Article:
One of the biggest areas where people to get out of balance is in going after goals. The tendency is to try to attack too many all at once. The corollary is that the number, complexity, and difficulty of so many goals is overwhelming. This can result in a shutting down and giving up. In either case, there’s a definite lack of balance. One approach to get past this dilemma is to prioritize goals. Categorize them into short-, medium- and long-range goals. Create a workable timetable for addressing them. Enlist resources. Craft a plan of action. These steps will help to introduce more balance into your life.
Take some reflection time:
Thinking time is very important, however, in the fast-paced world in which you may find yourself living, sometimes you may not feel that you have time to do this. Do bear in mind that by factoring in this time it will provide you with an opportunity to slow down, take stock and amend your plans and behaviours. This can help you to become more efficient in the long term and work out where best to put your time and energy.
Reflect upon your feelings, thoughts and behaviours within the varying situations and scenarios of your life.
Set yourself limits:
Setting yourself personal limits is a useful thing to do and can be applied to anything that you tend to do too much of. If you work ten to twelve hour days, for example, set a limit of eight hours per day, and stick to it. Learning to work smarter and managing your time better will help you to be realistic about what you can achieve in the timescale you have available. Accept that you are not superhuman and have a limit to your capacity to do things.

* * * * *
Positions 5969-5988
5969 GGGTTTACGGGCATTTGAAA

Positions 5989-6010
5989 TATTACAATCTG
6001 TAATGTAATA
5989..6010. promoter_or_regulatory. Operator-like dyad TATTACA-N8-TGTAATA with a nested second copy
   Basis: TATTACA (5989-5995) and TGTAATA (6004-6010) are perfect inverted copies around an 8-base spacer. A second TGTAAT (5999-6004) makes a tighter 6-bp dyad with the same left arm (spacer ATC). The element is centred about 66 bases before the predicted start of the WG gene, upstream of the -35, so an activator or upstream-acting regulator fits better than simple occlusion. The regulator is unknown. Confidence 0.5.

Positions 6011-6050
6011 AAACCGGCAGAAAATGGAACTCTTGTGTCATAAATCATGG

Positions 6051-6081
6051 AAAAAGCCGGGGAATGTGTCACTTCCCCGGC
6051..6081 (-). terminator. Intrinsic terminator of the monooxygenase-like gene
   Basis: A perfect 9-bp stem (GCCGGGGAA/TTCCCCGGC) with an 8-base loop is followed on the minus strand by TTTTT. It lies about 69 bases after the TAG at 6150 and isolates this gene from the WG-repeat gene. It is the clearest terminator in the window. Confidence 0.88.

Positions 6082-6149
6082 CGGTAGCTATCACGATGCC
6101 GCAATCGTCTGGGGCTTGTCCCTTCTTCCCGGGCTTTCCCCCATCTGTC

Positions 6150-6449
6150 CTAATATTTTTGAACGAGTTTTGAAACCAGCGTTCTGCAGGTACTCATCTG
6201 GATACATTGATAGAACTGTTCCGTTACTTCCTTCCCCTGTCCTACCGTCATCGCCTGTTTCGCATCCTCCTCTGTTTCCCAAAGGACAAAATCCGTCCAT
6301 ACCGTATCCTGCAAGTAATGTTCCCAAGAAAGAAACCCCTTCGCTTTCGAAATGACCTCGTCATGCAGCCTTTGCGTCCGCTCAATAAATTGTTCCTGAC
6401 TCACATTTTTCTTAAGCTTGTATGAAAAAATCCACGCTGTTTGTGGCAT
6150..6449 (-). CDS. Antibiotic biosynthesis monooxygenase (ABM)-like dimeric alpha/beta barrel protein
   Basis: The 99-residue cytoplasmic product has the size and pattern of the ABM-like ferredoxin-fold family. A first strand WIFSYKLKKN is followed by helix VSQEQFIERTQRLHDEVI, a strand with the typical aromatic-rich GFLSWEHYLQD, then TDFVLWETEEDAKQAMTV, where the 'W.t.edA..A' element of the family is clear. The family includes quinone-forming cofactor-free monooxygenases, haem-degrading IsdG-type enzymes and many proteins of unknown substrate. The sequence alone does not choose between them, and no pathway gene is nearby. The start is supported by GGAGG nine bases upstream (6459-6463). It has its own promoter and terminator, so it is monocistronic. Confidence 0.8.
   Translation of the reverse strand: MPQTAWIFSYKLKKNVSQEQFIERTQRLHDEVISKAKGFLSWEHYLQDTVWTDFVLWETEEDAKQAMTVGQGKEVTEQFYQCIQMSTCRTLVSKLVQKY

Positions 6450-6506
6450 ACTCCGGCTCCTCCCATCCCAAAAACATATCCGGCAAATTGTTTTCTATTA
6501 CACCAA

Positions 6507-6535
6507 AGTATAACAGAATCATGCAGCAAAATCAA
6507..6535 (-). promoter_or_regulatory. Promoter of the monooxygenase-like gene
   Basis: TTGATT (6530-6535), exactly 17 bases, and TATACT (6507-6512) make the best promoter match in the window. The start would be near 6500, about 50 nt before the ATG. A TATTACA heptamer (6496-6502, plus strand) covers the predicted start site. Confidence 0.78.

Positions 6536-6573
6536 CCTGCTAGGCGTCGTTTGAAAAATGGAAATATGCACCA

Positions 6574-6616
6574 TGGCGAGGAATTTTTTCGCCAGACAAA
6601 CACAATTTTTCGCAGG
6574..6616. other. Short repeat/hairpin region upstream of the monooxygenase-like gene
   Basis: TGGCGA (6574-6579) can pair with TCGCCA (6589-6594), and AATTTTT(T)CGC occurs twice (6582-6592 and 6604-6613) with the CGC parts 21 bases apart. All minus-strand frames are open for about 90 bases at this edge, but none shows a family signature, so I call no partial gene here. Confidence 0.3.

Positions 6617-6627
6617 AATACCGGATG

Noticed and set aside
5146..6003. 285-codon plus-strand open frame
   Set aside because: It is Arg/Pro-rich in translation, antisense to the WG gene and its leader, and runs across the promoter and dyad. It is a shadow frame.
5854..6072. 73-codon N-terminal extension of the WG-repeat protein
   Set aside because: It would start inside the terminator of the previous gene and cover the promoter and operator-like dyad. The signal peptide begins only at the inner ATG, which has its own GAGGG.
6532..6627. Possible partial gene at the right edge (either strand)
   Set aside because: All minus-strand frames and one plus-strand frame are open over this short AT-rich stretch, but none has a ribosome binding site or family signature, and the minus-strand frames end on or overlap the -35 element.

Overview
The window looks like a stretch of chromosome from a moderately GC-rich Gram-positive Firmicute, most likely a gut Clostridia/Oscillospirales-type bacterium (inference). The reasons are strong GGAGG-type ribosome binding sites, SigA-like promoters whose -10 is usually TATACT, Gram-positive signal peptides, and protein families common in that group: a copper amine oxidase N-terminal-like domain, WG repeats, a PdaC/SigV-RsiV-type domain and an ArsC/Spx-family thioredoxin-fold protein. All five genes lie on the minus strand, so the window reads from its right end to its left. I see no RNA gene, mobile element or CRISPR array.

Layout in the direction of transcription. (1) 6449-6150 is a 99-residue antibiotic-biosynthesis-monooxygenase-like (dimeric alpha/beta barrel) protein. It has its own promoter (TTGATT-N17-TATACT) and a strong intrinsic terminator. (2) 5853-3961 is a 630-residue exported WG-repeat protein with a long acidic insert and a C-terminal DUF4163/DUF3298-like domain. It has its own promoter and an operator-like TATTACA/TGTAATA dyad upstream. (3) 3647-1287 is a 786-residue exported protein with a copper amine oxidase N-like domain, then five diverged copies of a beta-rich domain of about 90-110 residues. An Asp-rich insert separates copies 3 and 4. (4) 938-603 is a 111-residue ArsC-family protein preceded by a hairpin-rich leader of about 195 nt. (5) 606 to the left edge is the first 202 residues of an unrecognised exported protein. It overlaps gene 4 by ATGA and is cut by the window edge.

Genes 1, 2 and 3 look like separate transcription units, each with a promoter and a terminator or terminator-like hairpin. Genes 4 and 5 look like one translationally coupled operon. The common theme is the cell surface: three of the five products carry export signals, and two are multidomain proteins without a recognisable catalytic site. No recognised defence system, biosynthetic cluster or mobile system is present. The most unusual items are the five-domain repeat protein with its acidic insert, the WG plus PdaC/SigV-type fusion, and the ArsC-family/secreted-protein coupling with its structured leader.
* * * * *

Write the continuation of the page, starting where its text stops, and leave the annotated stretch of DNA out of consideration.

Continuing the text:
Take a tech holiday:
Prioritise what is, in fact, necessary and important to you. Be “ruthless” about what you keep, and let go of what you don’t need. You can then focus on what truly matters and not spend time worrying or being stressed by things that really don’t matter.
Eliminate what you don’t need to keep, but not everything has to go into the bin or even recycling bins. Donate to a charity or sell the items and allow yourself the freedom from feeling guilty or wasteful. If you aren’t using it, chances are someone else can find a use for anything that you no longer need.
Store things properly. Whether emails on your computer, files in your office, or food in your kitchen, how you do something, is how you do everything. Consider about where you would automatically look for items and then store similar items near to them so that you don’t waste time looking for things that you need. Have a read of this article to help with this…
Why You Need A Digital Detox and How To Have One.
You will be amazed at how different your life is when you are not surrounded by clutter and overwhelmed by things. It is like facing a boulder in the road, that you have no idea of how to climb it, but if you break it down into small pebbles, it soon becomes much easier to navigate and negotiate.
Have some of these themes here resonated with you? Then have a read of these pages:
1. Do you need help or support in a particular area of your life?
Coaching with Adam Eason Or Hypnotherapy with Adam Eason
2. Would you like a satisfying and meaningful career as a hypnotherapist helping others? Are you a hypnotherapist looking for stimulating and career enhancing continued professional development and advanced studies?
Adam Eason’s Anglo European training college.
3. Are you a hypnotherapist who is looking to fulfil your ambitions or advance your career?
Hypnotherapist Mentoring with Adam Eason.
Likewise, if you’d like to learn more about self-hypnosis, understand the evidence based principles of it from a scientific perspective and learn how to apply it to many areas of your life while having fun and in a safe environment and have the opportunity to test everything you learn, then come and join me for my one day seminar which does all that and more, have a read here: The Science of Self-Hypnosis Seminar. Alternatively, go grab a copy of my Science of self-hypnosis book, it’ll help you find balance!